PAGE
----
So as I am sitting here in the São Paulo international airport taking advantage of the free wifi, I decided that a quick post before I head out of the country is so necessary! So today as I was doing my last minute interviews for my project here in Sampa (as São Paulo is affectionately known) I decided that I needed a little lesson in natural hair terminology.
One of the things that I have loved since traveling to all these different places has been the different terminology used for hair styles that include hair extensions. I think I know about 20 different ways to describe a weave now, but one thing that I have not paid much attention to, mainly because it hasn’t really been the real focus of my project, has been the terms for pretty standard natural hair styles. However, since Brazil never ceases to amaze me, one term that I have been specifically interested and obsessed with learning more about, is the style commonly referred to in the states as the Afro, but here, it is known exclusively as the “Black Power”. Or, if you really want to pronounce it like a true Brazilian “Blackie Power”!
The first time I heard this term used I was in Salvador, and my good friend André asked if I knew what an afro was called in Brazil. I looked t him, and said, “an afro, right?” Then in true loving André style, he said, “no mininah, it’s a Black Power!” and we both proceeded to giggle! I loved it! I had never realized that the iconic afro, that was such a heated and political symbol back in the 60’s and 70’s still held onto it’s political meaning here in Brazil, even though wearing an afro in 2012 in the states is just another hairstyle in the arsenal of a natural hairista!
After learning what a “Black Power” really was that day with André, I began to hear the term all over the place in Salvador, Bahía (arguably the heart of Afro-Brazilian culture in Brazil) and see “Blackie Power’s” spring up every where I went. I saw women, men, and children sporting short twa’s big Angela Davis ‘fro’s and every size in between! I loved it! After leaving Salvador, my “Blackie Power” sightingd have been few and far between, however, today my luck changed.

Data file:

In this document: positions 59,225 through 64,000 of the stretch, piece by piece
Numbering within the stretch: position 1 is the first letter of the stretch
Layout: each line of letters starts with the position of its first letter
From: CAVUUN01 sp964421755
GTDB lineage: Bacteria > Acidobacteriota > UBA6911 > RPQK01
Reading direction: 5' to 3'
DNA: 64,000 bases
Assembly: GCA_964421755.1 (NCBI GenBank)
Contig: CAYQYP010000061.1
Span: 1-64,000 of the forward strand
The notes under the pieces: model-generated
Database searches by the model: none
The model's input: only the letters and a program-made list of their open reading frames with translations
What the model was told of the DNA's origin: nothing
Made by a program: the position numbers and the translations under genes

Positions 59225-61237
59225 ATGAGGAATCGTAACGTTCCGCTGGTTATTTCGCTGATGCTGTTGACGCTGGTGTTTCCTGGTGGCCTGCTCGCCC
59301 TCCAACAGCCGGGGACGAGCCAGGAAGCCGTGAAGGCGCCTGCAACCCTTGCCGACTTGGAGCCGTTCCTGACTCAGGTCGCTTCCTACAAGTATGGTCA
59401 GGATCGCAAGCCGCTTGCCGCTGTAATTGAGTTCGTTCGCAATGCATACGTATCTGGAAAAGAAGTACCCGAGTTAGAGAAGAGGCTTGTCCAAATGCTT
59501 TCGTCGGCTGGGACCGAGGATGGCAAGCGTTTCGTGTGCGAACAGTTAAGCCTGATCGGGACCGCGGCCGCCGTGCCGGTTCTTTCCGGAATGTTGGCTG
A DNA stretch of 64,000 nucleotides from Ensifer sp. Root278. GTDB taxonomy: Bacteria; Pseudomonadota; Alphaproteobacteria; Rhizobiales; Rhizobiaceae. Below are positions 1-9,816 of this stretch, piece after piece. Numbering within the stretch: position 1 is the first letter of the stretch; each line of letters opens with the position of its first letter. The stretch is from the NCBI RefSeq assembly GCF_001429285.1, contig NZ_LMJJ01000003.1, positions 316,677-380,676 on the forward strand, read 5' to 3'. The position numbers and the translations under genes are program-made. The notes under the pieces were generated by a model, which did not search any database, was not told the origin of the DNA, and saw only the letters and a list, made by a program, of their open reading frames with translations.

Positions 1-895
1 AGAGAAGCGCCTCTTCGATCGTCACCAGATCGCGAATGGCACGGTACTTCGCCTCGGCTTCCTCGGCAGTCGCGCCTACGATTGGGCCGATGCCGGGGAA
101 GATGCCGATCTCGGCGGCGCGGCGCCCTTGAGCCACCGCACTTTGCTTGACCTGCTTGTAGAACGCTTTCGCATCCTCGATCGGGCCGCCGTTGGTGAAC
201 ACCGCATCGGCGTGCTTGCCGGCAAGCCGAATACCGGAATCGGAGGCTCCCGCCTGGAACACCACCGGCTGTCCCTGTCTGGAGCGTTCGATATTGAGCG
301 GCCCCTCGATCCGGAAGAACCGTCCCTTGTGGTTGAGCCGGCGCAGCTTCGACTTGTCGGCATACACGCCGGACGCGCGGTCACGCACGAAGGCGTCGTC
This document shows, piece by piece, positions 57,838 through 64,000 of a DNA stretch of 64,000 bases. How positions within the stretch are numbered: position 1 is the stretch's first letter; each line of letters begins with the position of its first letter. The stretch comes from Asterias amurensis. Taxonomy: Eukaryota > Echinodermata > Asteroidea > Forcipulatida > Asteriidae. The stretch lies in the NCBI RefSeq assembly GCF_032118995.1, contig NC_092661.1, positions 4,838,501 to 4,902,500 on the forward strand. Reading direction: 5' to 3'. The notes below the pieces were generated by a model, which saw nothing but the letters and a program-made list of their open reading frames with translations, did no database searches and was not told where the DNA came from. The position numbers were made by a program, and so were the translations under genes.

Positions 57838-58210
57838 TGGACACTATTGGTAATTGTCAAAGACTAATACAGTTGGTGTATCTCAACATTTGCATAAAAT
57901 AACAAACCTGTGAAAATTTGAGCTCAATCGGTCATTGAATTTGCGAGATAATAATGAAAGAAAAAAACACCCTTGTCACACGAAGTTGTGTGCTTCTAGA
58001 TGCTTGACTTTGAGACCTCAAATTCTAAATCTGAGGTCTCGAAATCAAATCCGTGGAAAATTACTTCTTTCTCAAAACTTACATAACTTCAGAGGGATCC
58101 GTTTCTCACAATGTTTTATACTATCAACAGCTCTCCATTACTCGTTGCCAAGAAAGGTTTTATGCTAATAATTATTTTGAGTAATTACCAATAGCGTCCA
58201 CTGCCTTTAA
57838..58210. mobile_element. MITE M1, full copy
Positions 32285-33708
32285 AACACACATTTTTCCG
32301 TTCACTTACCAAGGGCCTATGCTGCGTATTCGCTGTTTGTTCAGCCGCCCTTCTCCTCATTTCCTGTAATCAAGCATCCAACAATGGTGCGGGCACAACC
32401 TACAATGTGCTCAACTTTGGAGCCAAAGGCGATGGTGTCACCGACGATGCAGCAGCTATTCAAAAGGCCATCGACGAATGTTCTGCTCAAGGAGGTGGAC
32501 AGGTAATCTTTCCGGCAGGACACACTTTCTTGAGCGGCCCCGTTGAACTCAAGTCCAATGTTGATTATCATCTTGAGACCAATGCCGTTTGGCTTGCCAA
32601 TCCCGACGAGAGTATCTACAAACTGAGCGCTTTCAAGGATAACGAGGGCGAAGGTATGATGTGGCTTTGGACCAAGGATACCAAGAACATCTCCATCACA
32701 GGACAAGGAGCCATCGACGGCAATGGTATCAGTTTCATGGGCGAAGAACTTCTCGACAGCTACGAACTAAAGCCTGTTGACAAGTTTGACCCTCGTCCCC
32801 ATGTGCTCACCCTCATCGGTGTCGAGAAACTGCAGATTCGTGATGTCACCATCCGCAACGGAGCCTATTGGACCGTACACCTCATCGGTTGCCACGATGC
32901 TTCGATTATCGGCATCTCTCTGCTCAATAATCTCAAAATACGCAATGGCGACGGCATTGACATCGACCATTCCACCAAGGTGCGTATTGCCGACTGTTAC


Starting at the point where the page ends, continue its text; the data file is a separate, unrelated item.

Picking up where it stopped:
Now I should have known that if the name of the salon is Primo’s Black Power I would be innundated with the sights of TONS of “Blackie Powers'” however, being in the less afro-centric city of São Paulo, I didn’t think I would. Man was I wrong! Maybe I wasn’t inundated with the 60’s throwback enshrining the Afro, and complete with bell bottom jeans, and free angela t-shirts, but there were one or two Afro’s hanging out in the salon. Chatting and filming that ladies and gentlemen at this hair salon, I felt that I had finally found the place to ask, why is the “Black Power” called the “Black Power” here in Brazil!
While I though this questions would be an easy one, I mean, Primo, (the co-owner Patricia’s uncle and business partner) has been sporting an “Black Power” since the 70’s and he has won countless awards for his ability to convert straight hair into cabelo afro (Black hair), no one knew the answer to my question! There were lots of great conjectures and theories about where the “Black Power” got it’s name, but at the same time no one knew the real answer. Patricia and Primo finally decided that the “Blackie Power” is the “Blackie Power” because the style that came from the USA was used to user in a wave of love for blackness, and for the black asthetic. the “Black Power” is the Brazilian equivalent of stating with lots and lots of pride that Black is Beautiful!
Patricia even noted that within the last 7 years, more and more Afro-Brazilian woman have been sporting “Black Power” hairstyles. She credits this with the fact that Brazil has become more culturally aware and accepting of their Black roots. Even though here in Brazil, the Black Power is a few decades off, there is definitely a huge pride and love for being Black and having Black hair, and even though we still have 9 year old little girls like Joyce disliking their hair because it doesn’t look like her Barbies, things are definitely changing.
So to all you out there, I recommend, in the words of James Brown, “Say it loud! I’m Black and I’m Proud!”